New Jersey's ballot question on legalizing recreational marijuana has led to more than $2 million in campaign fundraising, mostly by groups in favor of cannabis, the state's Election Law Enforcement Commission said Thursday.
The campaign already ranks in the top 10 costliest ballot questions in state history, according to the commission.
By far, most of the fundraising is benefitting groups that support legalization. The two groups that have raised the most are NJ Can 2020 and Building Stronger Communities Action Fund.
NJ Can 2020 is a social welfare group consisting of a coalition of organizations, including the ACLU of New Jersey, the Latino Action Network, Drug Police Action and the New Jersey CannaBusiness Association among others.
The action fund's main donor is the Scotts Company, which makes Miracle-Gro.
All but some $10,000 has been raised by groups that support legalization, according to the commission.
New Jersey would become the 12th state, along with the District of Columbia, to legalize recreational marijuana, if the question succeeds.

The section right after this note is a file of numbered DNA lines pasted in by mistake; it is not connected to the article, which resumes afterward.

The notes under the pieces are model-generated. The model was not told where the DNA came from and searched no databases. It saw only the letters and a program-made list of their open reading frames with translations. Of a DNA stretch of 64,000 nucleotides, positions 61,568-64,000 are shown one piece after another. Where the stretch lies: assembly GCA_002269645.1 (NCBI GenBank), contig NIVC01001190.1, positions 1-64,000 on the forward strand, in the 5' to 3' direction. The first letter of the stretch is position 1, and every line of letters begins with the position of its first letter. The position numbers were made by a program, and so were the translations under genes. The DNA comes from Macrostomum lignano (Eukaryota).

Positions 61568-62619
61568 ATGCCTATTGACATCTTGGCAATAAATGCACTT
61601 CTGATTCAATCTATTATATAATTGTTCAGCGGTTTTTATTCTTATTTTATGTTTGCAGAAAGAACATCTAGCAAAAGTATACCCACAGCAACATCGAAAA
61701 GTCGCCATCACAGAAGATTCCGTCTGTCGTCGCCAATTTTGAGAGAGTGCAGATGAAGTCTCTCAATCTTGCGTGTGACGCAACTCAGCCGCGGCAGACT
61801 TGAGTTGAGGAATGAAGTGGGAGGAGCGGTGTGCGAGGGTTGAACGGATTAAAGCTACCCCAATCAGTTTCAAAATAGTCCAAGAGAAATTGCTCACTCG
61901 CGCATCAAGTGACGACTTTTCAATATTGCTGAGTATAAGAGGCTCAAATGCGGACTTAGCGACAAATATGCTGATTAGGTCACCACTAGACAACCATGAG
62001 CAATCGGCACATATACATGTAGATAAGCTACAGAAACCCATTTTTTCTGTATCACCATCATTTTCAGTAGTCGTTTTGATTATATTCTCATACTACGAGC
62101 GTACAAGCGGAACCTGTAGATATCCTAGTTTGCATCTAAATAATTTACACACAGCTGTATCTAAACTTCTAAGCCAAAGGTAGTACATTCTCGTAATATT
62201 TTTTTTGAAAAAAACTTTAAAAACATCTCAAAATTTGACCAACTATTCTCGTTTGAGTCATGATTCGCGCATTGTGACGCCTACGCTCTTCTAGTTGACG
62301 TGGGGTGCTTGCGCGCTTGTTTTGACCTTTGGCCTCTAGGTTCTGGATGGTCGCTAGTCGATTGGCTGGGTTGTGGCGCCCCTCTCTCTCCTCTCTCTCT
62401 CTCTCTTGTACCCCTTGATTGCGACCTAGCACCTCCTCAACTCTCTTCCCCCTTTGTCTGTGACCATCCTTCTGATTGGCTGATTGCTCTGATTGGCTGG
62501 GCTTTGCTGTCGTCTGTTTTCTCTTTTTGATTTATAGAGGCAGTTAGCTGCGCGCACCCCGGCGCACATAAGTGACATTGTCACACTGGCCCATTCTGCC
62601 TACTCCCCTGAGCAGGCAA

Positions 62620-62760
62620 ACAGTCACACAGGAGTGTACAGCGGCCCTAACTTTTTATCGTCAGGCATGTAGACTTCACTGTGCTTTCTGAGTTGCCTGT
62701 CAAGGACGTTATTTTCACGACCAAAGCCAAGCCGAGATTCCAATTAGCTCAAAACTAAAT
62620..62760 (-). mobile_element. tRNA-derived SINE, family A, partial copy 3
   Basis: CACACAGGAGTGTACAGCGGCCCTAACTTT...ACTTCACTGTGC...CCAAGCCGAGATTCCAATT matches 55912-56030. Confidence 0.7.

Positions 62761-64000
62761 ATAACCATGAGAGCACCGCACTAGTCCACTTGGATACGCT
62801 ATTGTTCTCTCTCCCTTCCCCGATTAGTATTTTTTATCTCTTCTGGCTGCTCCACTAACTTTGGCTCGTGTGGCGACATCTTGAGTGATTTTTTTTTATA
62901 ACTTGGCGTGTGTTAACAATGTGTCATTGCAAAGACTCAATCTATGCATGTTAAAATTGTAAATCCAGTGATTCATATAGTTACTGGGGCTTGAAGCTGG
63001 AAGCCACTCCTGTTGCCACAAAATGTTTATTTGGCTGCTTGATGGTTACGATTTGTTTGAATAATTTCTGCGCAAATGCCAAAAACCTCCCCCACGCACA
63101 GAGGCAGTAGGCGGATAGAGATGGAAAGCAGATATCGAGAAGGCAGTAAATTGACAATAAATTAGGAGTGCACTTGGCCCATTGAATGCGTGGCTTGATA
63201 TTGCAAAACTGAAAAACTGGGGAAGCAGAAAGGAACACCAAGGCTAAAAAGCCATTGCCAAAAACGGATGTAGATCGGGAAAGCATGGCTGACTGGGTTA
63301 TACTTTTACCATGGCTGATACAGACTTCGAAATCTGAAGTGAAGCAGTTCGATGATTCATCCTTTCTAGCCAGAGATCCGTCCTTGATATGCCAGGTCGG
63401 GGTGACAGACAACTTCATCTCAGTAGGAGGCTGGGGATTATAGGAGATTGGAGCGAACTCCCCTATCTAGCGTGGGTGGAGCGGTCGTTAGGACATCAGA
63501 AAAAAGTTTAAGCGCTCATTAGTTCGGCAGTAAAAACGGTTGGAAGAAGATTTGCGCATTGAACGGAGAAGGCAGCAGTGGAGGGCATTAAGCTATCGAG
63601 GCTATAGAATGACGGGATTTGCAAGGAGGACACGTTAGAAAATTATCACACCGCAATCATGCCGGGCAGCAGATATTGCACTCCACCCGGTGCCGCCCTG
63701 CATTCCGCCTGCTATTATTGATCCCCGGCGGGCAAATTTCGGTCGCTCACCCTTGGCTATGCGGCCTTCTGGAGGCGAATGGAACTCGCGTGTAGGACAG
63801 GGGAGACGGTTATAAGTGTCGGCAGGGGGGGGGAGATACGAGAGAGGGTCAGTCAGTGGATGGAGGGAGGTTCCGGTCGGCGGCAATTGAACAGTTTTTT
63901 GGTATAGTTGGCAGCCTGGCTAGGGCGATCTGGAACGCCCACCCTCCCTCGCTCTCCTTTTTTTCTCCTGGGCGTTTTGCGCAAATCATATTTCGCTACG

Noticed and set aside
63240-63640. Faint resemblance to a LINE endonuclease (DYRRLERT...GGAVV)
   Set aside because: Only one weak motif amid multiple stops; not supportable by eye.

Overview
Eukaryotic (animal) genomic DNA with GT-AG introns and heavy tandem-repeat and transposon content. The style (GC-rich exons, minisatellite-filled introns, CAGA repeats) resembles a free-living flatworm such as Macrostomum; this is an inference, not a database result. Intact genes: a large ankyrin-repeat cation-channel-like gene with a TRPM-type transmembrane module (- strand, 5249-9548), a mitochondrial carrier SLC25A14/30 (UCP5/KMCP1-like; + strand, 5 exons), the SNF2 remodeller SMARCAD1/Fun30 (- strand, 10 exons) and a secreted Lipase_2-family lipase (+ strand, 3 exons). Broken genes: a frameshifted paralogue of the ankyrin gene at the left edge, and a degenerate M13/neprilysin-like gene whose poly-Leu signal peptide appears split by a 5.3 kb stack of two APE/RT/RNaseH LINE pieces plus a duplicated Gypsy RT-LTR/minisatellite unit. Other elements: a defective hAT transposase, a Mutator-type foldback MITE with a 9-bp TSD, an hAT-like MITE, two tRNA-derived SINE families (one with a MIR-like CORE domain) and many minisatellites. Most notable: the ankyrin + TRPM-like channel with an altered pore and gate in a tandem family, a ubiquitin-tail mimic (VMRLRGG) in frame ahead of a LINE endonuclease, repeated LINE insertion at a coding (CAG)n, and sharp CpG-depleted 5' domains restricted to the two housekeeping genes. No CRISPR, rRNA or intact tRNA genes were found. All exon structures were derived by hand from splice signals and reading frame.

Supporters are optimistic, pointing to polls showing more than three-fifths of voters support legalization. Opponents are nonetheless holding out hope that they can persuade voters against adopting the change.
Both sides have launched campaigns.
Nearly 3 million ballots have already been received by county offices across the state ahead of Election Day because of the state's first-ever nearly all mail election. Democratic Gov. Phil Murphy ordered the mail-in election because of the COVID-19 outbreak.
Legalizing marijuana was a prominent campaign promise of Murphy’s and was one of the biggest looming issues before New Jersey became a hotspot of the coronavirus outbreak that struck the state in March.
If the measure is approved, the state’s medical marijuana commission would be in charge of setting up a recreational-use market. Along with an age restriction, cannabis would be subject to the state’s 6.625% sales tax.
The amendment also authorizes the Legislature to enact a law letting towns and cities collect a tax on cannabis.
It’s unclear, though, how soon after the amendment passes that marijuana could hit the market. Lawmakers are wrestling with whether to enact legislation before the public weighs in in order to speed up when the market can open.